I sat with Bill for a couple of hours, and I ran out of tape. It was among the last times I ever visited him in his house, having left home myself - returning to Stoke only at holidays.
I took Bill up on his offer of a cup of tea before I left. There was snow on the ground outside, and the temperatures had plunged. I was shown through into the kitchen cum living area in the rear of his house, and looked again at the collected bits and pieces of this man's life.
The old radio with its bakelite casing and valves on a high shelf, the unsliced loaf on the table, the open fire, with a butter dish nearby and the photographs on the mantel.
Bill as a youngster,
Bill as a boy,
Bill's dog, lying in a dark yard, more than half a century ago. Lying near to a door. A narrow little yard.
"Typical of him, that was," Bill put in when he saw me looking at the picture again.
"Old Bram, he lay out there every day, come what ever the weather was, you know! He couldn't let go. Waited for Frank to come back. Waited until the day he died himself, that dog. He'd only move when I went and opened the back door, then he'd stroll in, and wait until he could go out and wait again."
Bill stood alongside me, and picked up the little frame. He looked down his nose at it.
"Do us a favour and pass us me glasses," Bill asked, "It'd take me half the day to get over there to get them. My bloody feet are no good to me these days, particularly in this weather."
I handed Bill his specs, and he peered at the dog, tutting to himself as he did so.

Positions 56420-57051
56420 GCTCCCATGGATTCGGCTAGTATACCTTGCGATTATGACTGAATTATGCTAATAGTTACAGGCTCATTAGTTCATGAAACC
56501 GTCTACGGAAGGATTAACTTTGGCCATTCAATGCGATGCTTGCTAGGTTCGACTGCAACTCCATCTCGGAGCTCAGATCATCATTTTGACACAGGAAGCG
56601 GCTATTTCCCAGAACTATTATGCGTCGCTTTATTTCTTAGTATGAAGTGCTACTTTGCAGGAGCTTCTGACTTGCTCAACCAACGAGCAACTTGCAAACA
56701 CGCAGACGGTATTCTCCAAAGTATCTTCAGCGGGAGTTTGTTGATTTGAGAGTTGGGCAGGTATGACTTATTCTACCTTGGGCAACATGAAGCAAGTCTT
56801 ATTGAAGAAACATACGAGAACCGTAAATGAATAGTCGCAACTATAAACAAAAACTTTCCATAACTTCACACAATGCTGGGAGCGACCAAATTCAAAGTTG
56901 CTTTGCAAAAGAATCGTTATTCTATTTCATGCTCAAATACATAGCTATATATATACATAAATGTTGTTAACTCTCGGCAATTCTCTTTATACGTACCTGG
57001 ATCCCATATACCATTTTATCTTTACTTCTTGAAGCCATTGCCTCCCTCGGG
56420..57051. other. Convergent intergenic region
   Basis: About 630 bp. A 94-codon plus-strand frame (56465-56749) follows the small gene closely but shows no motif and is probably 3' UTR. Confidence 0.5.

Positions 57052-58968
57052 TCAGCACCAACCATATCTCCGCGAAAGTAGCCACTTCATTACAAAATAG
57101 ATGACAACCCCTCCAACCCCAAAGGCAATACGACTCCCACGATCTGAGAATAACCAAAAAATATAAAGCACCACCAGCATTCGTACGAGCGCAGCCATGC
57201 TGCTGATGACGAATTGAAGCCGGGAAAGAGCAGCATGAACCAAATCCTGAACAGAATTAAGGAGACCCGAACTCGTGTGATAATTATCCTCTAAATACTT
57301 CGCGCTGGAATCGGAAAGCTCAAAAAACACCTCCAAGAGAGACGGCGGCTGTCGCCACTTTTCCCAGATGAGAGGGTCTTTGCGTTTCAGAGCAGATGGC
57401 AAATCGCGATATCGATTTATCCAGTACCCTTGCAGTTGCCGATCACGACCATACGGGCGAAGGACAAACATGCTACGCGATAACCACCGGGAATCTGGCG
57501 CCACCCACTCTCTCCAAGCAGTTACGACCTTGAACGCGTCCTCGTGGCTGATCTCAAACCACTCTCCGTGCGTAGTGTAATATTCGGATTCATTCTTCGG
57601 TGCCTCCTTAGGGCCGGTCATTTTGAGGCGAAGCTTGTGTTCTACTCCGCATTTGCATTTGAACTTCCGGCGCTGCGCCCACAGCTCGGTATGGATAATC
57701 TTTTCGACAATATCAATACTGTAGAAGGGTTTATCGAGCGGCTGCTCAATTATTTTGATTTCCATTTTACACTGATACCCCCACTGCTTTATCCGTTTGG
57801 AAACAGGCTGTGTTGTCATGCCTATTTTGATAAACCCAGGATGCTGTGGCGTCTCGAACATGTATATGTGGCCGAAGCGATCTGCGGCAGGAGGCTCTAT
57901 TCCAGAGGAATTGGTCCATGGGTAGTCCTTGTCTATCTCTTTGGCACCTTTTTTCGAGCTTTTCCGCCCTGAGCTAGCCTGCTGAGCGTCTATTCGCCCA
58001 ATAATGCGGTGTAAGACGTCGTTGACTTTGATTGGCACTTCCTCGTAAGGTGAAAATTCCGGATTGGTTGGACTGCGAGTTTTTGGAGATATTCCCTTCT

"Aye, Old Bram, lying out in the yard. Waiting for his life to start up again." He shook his head, wistfully.
"Lay out yonder, just outside the door there. If you could see to the sides of the picture you'd see the yard hasn't changed all that much. Well, my mother kept the flower beds better than me ..."
I was surprised, I had always thought Bill's family had lived in Clare Street, a street up from this one.
"Oh, we did, but we moved when I was a baby. I can't remember ever living there."
I looked out of the window into Bill's back yard. I could see the back door. Bram had lain in this yard, just near to the door. Just a couple of feet from the door.
On my way home, stepping carefully through the ice and snow, I turned thoughts this way and that.
Ross and his patch of dry path in the rain.
Cats rarely went into Bill's yard.
Bingo's sudden halt in mid attack, and refusal to enter Bill's gate.
I thought of all of us.
Bill, living in his bubble in time, powered by old steam radio and Woodbines.
Bingo - wanting to attack the present, and curl up in his past.
I thought of myself, waiting for my life to start.
One day, I thought, one day, things will be different for me. But only if I make it so. I was no longer a boy, but I still thought like one. I still thought of myself as one. I took myself terribly seriously, but knew deep within, that no one else did. I kept trying to re-invent myself, but I never created a me that could last more than a few months, then it was back to this ... boy.
How far was I willing to let go and move on?
Perhaps I might find myself a comfortable place, and lie there, and forever wait for the footfalls of my destiny to come and find me. But it could, I thought, take a long time - a lifetime of waiting. Did I want to wait like Bram still did?
Because he still did.
Through winters, through summers - fifty odd of them.
Bram still waited out there.